The U.S. Labor Department and the State Department are both investigating beloved chocolate maker Hershey's, due to the complaints of a few foreigners. The sweet company's crime? Helping foreigners learn about America.
From a press release from Change.org, on behalf of the foreign chocosaboteurs:
Hundreds of foreign students paid to come to America this summer as part of a cultural exchange program promising opportunities to learn English and experience American culture while working. Instead, the students claim they were forced to work in back-breaking, round-the-clock production lines packing chocolates at the Hershey's Chocolate Company Packing Plant in Pennsylvania for wages as low as $1/hour after mandatory deductions. When the students complained, they claim factory managers threatened to have them deported.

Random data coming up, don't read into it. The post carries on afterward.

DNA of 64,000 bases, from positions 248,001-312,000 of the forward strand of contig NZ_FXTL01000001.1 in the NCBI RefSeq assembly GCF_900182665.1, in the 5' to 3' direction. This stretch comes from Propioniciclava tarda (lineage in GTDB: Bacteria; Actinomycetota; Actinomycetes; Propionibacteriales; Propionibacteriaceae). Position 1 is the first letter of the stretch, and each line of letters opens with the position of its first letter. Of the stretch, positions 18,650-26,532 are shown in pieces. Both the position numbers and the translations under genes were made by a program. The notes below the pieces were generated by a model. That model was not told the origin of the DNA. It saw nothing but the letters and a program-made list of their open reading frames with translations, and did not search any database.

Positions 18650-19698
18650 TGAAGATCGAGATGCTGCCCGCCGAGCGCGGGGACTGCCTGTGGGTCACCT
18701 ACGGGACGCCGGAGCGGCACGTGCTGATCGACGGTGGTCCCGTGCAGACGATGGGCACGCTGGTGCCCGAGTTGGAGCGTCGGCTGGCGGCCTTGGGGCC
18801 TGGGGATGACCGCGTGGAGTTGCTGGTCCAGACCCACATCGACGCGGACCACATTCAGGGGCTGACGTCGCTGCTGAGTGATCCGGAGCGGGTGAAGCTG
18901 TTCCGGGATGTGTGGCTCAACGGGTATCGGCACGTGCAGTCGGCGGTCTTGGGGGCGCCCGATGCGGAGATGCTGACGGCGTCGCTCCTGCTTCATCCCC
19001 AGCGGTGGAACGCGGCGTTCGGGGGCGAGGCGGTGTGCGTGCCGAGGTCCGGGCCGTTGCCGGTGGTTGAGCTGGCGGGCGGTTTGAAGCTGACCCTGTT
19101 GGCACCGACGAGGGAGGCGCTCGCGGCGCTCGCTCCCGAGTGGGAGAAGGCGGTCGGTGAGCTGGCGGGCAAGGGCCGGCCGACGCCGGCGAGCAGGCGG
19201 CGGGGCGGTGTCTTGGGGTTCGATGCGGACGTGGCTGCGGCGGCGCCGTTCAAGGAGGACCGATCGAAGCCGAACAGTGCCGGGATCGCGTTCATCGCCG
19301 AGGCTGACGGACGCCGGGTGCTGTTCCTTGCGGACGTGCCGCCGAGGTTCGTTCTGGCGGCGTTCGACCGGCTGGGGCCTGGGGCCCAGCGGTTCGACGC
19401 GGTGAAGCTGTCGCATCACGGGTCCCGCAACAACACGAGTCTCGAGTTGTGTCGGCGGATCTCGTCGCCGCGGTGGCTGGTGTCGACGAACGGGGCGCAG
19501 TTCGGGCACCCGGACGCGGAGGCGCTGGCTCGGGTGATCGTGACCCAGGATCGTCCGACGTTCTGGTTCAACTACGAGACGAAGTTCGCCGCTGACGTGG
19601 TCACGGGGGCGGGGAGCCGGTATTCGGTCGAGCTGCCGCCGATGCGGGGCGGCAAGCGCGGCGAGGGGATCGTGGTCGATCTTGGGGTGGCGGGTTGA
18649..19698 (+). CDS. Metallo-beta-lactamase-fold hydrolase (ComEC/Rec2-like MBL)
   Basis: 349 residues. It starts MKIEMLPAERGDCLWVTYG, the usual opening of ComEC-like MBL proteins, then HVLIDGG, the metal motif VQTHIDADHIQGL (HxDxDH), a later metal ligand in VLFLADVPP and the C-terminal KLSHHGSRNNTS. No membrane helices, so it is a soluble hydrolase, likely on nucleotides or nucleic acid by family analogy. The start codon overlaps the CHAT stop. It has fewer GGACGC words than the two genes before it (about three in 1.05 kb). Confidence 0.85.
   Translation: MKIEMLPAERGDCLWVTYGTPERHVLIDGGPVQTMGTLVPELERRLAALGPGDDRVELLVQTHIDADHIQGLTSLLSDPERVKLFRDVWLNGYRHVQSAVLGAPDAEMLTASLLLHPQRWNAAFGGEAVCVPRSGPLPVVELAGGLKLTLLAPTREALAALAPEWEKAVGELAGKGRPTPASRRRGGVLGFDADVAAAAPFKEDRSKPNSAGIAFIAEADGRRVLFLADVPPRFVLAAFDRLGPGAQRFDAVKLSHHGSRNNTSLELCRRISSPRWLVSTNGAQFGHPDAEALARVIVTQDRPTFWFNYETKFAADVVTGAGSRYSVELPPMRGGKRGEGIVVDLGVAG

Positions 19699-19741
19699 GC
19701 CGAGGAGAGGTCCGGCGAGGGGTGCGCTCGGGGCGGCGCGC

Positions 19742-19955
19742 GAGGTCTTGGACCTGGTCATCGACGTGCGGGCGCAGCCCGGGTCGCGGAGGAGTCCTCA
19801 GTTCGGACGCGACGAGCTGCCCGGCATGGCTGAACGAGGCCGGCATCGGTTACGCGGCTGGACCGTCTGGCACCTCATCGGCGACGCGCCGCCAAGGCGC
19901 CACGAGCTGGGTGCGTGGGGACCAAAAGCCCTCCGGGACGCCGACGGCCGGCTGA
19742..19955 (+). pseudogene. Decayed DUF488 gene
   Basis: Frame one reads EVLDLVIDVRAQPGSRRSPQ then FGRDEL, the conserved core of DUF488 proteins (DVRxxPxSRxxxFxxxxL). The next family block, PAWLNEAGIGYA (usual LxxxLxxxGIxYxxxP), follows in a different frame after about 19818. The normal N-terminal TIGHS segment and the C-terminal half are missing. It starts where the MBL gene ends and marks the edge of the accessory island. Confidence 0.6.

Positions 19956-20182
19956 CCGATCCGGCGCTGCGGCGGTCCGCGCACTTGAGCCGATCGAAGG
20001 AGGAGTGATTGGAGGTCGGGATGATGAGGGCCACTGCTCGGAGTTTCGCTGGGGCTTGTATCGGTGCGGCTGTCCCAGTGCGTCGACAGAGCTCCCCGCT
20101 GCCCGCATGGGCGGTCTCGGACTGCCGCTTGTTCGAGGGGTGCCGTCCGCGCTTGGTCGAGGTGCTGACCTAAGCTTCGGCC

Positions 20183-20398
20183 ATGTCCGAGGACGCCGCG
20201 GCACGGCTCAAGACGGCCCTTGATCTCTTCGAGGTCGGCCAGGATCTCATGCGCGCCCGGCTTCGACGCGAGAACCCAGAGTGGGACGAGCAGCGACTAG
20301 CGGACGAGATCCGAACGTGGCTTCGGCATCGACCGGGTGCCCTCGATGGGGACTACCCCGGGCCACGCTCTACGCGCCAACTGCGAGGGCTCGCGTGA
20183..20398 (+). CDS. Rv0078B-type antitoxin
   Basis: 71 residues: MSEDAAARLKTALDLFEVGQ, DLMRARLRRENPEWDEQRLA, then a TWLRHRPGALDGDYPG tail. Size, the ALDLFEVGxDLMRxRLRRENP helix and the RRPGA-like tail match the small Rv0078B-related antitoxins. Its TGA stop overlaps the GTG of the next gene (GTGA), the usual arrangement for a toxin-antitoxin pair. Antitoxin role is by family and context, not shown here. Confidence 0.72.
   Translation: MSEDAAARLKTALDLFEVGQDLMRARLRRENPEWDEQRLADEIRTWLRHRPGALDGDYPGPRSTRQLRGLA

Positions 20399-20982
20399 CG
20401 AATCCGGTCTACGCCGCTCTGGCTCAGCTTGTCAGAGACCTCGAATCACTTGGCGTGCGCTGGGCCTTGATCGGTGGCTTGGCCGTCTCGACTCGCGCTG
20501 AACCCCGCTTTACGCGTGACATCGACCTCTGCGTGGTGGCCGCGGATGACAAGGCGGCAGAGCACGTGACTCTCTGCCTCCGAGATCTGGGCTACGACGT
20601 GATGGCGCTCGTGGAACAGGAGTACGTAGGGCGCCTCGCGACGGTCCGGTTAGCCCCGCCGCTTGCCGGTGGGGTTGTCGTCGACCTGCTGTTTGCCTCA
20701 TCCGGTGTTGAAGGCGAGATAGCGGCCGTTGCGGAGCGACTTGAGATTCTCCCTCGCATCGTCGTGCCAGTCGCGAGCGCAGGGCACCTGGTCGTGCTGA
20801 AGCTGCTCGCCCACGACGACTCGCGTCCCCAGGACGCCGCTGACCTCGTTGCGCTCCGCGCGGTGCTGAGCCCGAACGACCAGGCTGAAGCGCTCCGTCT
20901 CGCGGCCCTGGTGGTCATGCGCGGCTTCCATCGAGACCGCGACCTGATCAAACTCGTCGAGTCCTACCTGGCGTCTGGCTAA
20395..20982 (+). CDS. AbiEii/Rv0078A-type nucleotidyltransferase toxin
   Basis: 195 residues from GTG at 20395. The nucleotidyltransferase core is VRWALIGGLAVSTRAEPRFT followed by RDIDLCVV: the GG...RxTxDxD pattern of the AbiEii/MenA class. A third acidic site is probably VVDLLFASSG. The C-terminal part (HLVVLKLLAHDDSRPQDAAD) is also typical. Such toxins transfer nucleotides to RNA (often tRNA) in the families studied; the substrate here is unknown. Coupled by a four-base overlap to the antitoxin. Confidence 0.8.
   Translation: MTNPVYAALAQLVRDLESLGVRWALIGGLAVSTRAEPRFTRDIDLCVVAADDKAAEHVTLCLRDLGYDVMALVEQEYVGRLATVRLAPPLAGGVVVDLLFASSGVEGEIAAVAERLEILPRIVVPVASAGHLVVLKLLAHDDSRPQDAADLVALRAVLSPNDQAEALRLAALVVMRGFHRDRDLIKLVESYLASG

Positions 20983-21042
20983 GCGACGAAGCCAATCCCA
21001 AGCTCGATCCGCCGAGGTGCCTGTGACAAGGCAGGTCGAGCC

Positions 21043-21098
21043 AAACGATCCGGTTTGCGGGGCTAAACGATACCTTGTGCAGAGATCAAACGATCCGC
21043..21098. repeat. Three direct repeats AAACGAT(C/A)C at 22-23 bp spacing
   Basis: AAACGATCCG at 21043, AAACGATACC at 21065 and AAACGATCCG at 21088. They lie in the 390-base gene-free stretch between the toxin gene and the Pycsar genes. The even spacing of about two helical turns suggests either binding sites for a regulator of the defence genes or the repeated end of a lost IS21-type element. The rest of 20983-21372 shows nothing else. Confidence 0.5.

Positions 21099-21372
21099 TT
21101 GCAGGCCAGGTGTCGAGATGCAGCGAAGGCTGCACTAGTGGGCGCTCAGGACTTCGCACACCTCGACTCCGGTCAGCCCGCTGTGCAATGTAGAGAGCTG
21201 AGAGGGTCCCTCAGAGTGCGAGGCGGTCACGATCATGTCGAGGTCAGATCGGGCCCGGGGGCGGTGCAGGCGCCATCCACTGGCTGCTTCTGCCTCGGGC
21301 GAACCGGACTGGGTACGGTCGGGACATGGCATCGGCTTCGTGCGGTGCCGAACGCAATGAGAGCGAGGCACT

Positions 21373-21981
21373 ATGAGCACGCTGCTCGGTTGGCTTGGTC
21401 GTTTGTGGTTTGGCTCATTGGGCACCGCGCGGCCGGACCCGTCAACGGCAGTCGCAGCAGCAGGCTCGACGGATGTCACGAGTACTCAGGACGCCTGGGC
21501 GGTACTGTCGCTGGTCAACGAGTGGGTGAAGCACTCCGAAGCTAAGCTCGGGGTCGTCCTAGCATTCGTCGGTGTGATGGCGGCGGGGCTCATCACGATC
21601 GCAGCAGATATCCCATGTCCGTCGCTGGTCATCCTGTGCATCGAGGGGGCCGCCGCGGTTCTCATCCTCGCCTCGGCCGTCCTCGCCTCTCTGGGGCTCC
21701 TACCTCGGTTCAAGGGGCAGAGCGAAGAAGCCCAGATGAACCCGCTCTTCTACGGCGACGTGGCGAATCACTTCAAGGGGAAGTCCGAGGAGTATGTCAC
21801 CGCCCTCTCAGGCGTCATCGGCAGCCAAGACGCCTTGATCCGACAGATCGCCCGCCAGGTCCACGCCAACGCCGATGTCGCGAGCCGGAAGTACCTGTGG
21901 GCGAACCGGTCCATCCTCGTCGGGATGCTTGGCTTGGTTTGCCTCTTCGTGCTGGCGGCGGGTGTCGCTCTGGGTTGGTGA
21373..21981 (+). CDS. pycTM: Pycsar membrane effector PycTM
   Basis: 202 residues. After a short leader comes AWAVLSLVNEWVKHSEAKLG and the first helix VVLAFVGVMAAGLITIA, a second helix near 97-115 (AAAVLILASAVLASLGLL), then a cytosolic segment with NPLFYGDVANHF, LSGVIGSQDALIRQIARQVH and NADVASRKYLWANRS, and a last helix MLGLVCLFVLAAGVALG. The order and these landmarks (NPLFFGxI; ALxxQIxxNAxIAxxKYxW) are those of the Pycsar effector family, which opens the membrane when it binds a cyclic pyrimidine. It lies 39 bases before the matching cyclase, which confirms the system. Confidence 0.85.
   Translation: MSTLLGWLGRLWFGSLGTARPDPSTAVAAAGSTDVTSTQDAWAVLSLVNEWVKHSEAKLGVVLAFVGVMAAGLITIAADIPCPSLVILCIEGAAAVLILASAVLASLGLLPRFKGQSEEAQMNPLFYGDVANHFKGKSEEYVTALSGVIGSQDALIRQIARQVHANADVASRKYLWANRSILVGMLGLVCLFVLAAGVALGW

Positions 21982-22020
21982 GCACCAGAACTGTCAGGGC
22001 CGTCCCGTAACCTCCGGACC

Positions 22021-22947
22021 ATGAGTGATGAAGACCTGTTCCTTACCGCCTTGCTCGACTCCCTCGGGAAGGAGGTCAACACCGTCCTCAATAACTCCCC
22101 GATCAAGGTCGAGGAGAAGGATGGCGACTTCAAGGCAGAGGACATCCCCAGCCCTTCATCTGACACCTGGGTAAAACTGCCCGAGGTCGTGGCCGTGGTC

In other words, Hershey's did exactly what these kids wanted: it taught them English terms like "back to work," and it introduced them to the prototypical aspects American culture—hating your job, and constantly grabbing fistfuls of chocolate. But now they're making a big deal about it, simply because they were surprised to find out that their "cultural exchange program" amounted to indentured servitude. Hey foreigners, how do you think all the other foreigners got here, historically? Indentured servitude. The lucky ones, at least.